It is often set in a busy place; often an urban city such as New York so that everything seems normal. This helps the antagonist to blend in so nothing is suspected. We are taken to the dark, sinister spaces within these urban settings. Props that are associated with Thriller include weapons, blood and guns. This shows that the film is going to be a Thriller, and suggest violence will be involved; just like in many thrillers. Other props indicate character traits or narrative clues. For example, in ‘Collateral’ the picture Max has in his taxi tells us that he is a dreamer and not happy with his day to day life. The bag we see a close up of, suggests to us that it will play an important part in the film regarding the narrative. The body language and facial expressions of characters in the mise-en-scene provides the audience with the emotions they characters are feeling. In this mise-en-scene from ‘American Beauty’, we can see that the antagonist on the far right is looking very agitated and rather disturbed. This helps the audience to understand his state of mind as well as his relationship with the other characters in the scene. The girl in the middle is also looking very uncomfortable which emphasises the situation and as an audience makes us feel uncomfortable. Characters in Thrillers go through a wide range of emotions, such as fear and anxiety. Therefore, figure expression is hugely important as it shows us how they character is feeling, helping us to empathise with them and feel the same fear.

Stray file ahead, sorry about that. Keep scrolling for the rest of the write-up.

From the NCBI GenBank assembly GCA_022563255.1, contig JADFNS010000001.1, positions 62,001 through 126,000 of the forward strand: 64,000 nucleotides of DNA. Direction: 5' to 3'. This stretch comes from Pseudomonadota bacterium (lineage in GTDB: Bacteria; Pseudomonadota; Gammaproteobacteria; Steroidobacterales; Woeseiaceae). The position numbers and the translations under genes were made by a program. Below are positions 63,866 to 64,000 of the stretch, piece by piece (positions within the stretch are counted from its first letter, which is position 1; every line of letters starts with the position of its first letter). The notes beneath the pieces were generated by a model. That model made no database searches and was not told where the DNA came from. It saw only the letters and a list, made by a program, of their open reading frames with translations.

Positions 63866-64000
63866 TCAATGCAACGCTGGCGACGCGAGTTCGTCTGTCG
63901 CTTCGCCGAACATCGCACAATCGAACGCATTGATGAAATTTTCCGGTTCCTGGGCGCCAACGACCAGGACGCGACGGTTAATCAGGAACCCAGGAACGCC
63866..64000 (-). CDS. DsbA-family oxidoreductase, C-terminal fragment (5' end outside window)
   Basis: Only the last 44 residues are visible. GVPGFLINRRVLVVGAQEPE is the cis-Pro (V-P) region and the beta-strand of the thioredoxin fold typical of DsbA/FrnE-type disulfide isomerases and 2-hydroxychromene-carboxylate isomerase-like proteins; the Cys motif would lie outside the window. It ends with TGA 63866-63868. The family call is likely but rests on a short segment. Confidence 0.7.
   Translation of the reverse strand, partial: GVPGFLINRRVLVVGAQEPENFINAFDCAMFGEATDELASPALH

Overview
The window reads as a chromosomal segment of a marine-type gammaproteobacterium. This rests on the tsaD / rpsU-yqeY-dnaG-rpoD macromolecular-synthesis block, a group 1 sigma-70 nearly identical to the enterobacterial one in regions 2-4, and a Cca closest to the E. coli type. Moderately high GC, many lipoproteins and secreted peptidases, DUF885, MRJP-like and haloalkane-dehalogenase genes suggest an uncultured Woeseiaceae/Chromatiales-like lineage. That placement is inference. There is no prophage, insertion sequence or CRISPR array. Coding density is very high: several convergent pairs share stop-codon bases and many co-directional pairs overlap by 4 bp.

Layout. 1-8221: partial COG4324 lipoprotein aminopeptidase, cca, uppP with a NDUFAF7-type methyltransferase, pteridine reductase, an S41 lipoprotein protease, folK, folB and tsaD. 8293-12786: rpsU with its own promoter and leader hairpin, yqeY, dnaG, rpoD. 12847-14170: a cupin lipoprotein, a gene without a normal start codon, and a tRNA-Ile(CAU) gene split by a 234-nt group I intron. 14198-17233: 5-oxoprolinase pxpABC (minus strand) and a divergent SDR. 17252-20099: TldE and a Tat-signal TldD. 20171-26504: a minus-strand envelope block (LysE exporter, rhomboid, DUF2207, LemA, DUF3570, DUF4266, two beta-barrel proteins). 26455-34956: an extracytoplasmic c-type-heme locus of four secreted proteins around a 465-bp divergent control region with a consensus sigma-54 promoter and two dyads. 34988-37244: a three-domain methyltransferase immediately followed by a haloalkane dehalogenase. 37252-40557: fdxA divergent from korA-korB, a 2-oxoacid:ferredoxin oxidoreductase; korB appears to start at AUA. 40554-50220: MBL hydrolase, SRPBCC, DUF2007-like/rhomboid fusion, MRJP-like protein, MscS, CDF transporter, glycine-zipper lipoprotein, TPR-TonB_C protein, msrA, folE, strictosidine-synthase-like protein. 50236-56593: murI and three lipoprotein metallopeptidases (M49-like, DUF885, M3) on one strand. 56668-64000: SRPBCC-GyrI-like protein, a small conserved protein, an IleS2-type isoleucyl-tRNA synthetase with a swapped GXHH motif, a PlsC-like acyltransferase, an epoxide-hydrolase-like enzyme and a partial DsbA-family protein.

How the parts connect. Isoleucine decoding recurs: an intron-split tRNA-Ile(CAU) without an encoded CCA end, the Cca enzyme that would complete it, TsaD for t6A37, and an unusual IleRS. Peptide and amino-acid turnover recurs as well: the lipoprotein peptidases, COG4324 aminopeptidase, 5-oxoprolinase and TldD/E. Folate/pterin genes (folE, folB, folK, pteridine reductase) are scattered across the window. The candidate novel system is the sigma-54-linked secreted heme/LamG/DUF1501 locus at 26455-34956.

Sound In a film sequence there are 2 different types of film: Diegetic: diegetic sound is sound that is naturally occurring within the diegesis. For example, if a door was to slam this would be diegetic sound as the characters within the scene can hear it. Dialogue is also an example of diegetic sound. In a thriller, diegetic sound you would expect to see would be those that make you feel uneasy such as screaming or a character crying out for help. Ambient sounds will always be frequently used to show the urban setting. As the narrative of a thriller is character driven, the dialogue is very important. It can show their personality or give us vital information. For example, in the opening sequence of ‘Collateral’ Vincent says to a complete “You alright mate?” and repeats it. This shows the audience that something is not quite right, as he is being so friendly with a complete stranger he has bumped in to. Ambient sound (usually diegetic) is naturally occurring sound such as birds singing. This is often used in thrillers to emphasise the ordinary location the film is set in. For example, at the beginning of ‘Brick’, all we can hear is the sound of running water. This emphasises to the audience the isolated location. In contrast to this, at the beginning of ‘Collateral’, we can hear the buzzing of people talking and the sound of loud announcements being made. This shows to us that this is a busy location, and a place of arrival (an airport).